The time has come for the country to implement high-profile projects, invite more tourists, and spend more for education and healthcare to parlay the robust investors’ confidence in the economy into gains for his “bosses,” President Benigno Aquino said Monday.
“What was once the sick man of Asia now brims with vitality. Once, we were the debtors; now, we are the creditors, clearly no laughing matter. Until recently, we had to beg for investments; now, investors flock to us,” the President said in his third State of the Nation Address (Sona).
He cited testimonies from foreign investors and an analyst saying that “the Philippines is no longer a joke.”
“I only wish that the optimism of foreign media would be shared by their local counterparts more often,” the President said.
“When we secured our first positive credit-rating action, some said it was pure luck. Now that we have had eight, can it still just be luck? When the Philippine Stock Exchange Index first broke 4,000, many wondered if that was sustainable. But now, with so many record highs, we are having trouble keeping score: For the record, we have had 44, and the index hovers near or above 5,000,” Mr. Aquino said.
Like blindfolded boxers
He said his first three months in office were daunting as the previous administration had used up two-thirds of the budget in its last six months. “We were like boxers, sent into the ring blindfolded, with our hands and feet bound, and the referee and the judges paid off.
In our first three months in office, I would look forward to Sundays when I could ask God for His help,” the President said.
“We expected that it would take no less than two years before our reforms took hold. Would our countrymen be willing to wait that long? The government that once abused its power is finally using that power for their benefit.”
The President said his reforms had taken root, especially in the health sector.
He is targeting full PhilHealth coverage by his last year in 2016 and he is planning to use additional revenues from pending tax reforms on alcohol and cigarettes for this and other health-care reforms.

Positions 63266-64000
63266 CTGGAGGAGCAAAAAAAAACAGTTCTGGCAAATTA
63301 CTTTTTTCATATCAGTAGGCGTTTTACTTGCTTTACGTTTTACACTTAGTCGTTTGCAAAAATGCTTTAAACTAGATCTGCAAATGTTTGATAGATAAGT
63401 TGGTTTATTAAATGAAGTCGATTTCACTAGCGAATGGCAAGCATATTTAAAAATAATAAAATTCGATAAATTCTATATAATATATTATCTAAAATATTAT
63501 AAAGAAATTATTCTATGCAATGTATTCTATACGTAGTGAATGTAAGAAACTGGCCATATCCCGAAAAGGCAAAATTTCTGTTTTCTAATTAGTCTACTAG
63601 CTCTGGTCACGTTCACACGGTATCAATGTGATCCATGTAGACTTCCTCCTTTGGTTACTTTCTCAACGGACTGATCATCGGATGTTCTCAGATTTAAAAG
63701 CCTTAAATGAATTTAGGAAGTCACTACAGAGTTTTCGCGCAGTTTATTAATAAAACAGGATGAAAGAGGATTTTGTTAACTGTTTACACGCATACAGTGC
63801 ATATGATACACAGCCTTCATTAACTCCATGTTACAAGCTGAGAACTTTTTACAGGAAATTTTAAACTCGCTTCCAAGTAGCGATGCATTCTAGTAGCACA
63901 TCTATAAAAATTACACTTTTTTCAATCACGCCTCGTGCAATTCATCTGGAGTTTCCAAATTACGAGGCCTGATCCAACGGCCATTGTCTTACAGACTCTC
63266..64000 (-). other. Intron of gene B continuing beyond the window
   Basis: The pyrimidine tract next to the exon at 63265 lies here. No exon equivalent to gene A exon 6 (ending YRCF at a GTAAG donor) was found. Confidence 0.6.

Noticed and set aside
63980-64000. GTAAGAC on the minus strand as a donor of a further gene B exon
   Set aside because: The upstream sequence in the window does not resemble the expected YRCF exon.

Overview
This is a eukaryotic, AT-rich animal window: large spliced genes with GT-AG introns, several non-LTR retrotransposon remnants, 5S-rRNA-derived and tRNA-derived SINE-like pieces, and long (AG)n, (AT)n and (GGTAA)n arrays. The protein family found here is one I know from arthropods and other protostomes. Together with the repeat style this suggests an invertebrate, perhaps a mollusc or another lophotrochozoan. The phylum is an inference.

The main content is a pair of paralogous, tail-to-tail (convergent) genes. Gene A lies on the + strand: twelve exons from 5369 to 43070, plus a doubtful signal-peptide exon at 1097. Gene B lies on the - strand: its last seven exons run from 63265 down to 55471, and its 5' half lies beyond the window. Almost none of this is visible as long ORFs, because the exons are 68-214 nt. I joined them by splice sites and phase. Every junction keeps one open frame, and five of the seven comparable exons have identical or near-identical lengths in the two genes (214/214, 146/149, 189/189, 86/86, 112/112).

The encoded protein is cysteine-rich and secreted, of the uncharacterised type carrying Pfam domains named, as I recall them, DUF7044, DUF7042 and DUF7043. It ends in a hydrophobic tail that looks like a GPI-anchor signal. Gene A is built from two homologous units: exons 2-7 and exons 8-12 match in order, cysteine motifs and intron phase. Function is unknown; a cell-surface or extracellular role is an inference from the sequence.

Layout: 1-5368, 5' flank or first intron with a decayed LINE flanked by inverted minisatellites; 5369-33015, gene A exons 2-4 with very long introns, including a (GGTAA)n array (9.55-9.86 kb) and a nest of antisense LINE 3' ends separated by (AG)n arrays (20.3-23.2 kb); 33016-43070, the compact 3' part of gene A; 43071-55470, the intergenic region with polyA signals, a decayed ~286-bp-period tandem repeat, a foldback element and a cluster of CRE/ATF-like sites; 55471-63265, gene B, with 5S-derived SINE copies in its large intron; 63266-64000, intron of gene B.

“We can easily fulfill all these goals, if the sin tax bill—which rationalizes taxes on alcohol and tobacco products—can be passed. This bill makes vice more expensive while at the same time raising more money for health,” Mr. Aquino said.
He said his job generation strategy was anchored on building and interconnecting the country’s infrastructure with the completion of airports, railways and expressways within his term.
“We will not build our road network based on kickbacks or favoritism. We will build them according to a clear system. Now that resources for these projects are no longer allocated haphazardly, our plans will no longer end up unfulfilled. They will become tangible roads that benefit the Filipino people,” he said.
The President said the infrastructure development program would be the catalyst for more tourist arrivals in the country.
“In two years, we would have had a bigger growth in tourist arrivals, compared with the increase charted by the previous administration in its nine years. But [Tourism] Secretary [Ramon] Jimenez is still not satisfied. He says if 24.7 million tourists came to Malaysia in 2011 and around 17 million visited Thailand, would it be too far-fetched to have 10 million tourists visiting the Philippines annually by 2016?” Mr. Aquino said.
Anticorruption reforms have also led to increases in rice production.
“[Agriculture] Secretary Alcala has said that key to our success is a feasible irrigation program and the assiduous implementation of the certified seeds program. What is galling is that this knowledge is not new—it simply wasn’t applied. If they’ had only done their jobs right, where could we have been by now?” asked the President.
He assured farmers that the government was doing everything to ensure that they can claim their land more swiftly.
“There are those, however, who wish to obstruct us. I say to them: ‘We will obey the law.’ The law says, the nation says, and I say: `Before I step down, all the land covered by CARP [Comprehensive Agrarian Reform Program] will have been distributed,’” he said.
“My mother initiated the Comprehensive Agrarian Reform Program. It is only just that this program sees its conclusion during my term,” he said in reply to doubts about his sincerity in completing the farmers’ takeover of their lands.
He said that his reforms had proven that combating corruption would inspire confidence in the economy and therefore put food on the table.
“Doing business in the Philippines was once considered too risky—the rules were too opaque and they were constantly changing. A person shaking your hand one day may pick your pocket the next. Now, we have a level playing field, and clear and consistent rules,” he said.
Mr. Aquino said his reforms have come through “prudent spending, with every peso collected properly spent on roads, on vaccines, on classrooms and chairs—spent on our future.”
He said the fruits of his reforms were evident in the reformed system for building roads, bridges and buildings; increase in food production and more stable prices.
“A resilient and dynamic economy resting on the foundations of good governance is the best defense against global uncertainty. We achieved all these things even as countries around the world were surmounting their own challenges,” he said.